Why OEMs will dominate the global car sharing market

Date: Tuesday May 17, 2016

France, Germany, Benelux and the Nordic countries have all been early adopters of car sharing platforms

The major OEMs have all been late to the car sharing game. Despite this, within a very short space of time, they are moving towards a dominant position in many major countries and have proven to be among the most innovative B2C operators. As we explore in our newly published Connected Mobility Global Forecast, the number of cars shared will explode from roughly 125,000 in 2015, to more than 1.3 million in 2020 in Europe alone (this figure includes B2C and P2P models). Much of this will be attributable to work being done by the OEMs.

In January, GM merged all of its existing sharing schemes in the newly launched Maven. Among its more typical consumer offering, Maven is also rolling out car sharing schemes for residents of specific apartment buildings in large cities, taking advantage of attached parking. The use of OnStar, GM’s embedded telematics platform, will provide the service with a competitive advantage over non-OEM providers who will continue to rely on third party telematics suppliers.

Ford’s GoDrive was one of the first programmes to offer a single, all-inclusive minute based fee without any membership charges. Furthermore, the scheme represents a central pillar of Ford’s innovative Smart Mobility concept, upon which the future of the company is being built.

In less than five years, Daimler’s Car2Go platform has become the largest car sharing scheme in the world, driven largely by its early commitment to more flexible, one-way sharing options. Car2Go is now approaching 15,000 vehicles and has in excess of 1.1 million members. It’s closest rival and former leader, Zipcar, has failed to match this breakneck growth and has little hope of regaining its lost crown. In 2015, we estimate that Car2Go had a turnover of approximately €126 million. Daimler are aiming to increase this to €800 million by 2020. Car2Go has also joined forces with Deutsche Bahn’s well established Flinkster brand to offer one-way services.

BMW’s DriveNow is hot on the heels of its German competitor with more than 4,000 cars and over 500,000 members, in spite of its later entry. BMW recently launched a sister service, ReachNow, in the relatively under, which will utilise the company’s i3 electric car. The German OEM has already found additional ways to capitalise on the technology which underpins the DriveNow network, by introducing a car sharing element to their Alphabet leasing service.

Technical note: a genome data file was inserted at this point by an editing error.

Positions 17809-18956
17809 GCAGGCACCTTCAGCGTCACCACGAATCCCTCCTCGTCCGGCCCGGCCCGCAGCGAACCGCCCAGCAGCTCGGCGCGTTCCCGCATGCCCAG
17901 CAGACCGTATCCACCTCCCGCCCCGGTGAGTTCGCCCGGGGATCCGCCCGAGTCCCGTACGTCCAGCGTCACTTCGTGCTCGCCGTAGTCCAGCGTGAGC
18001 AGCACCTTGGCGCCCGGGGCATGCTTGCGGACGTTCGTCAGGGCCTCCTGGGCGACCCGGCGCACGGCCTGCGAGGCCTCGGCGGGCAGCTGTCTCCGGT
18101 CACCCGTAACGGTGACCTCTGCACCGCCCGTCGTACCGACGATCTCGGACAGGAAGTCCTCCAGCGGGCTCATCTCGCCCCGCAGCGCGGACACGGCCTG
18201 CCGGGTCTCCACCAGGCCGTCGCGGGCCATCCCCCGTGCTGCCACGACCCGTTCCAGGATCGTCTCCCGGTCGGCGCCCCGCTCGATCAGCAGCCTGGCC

Peugeot’s recent announcement that it will launch a new car sharing service in the US, in order to re-acquaint customers with the brand, demonstrates that OEMs are also using car sharing as a market entry tool. According to the boss of PSA, Carlos Tavares, the first stage will be to, “Start as a mobility operator.”

A changing landscape

There are many reasons for this, not least the painful reality that the global mobility market is changing and if OEMs are to survive, they must adapt. The battle is no longer fought on the forecourt, but on the smartphone, in the shared parking bay and on price comparison websites. As we explore in the Connected Mobility Global Forecast, the market leaders of the future will not be those who offer the best value car, but those who offer the best technology, the widest range of additional services and the easiest access to mobility on demand. As Harald Krueger, CEO of BMW explains, “The value creation is in shifting from the actual hardware toward software and services.”

Car sharing allows OEMs to exploit the potential of their own embedded telematics systems and delivers an additional shop window in which to showcase their latest models. Many have the range of models which will allow them to capture the budget and luxury market alike.

However, it is clear that the car sharing market will not become an industry where competition becomes a thing of the past. In addition to challenging each other, OEMs will face increasing rivalry from peer-to-peer networks such as France’s Drivy and US-based Getaround, both of which have introduced  keyless entry and telematics enabled connectivity. Nonetheless, OEMs already have plans to combat this with innovative buy-to-let plans, which we shall explore in greater detail in our next blog.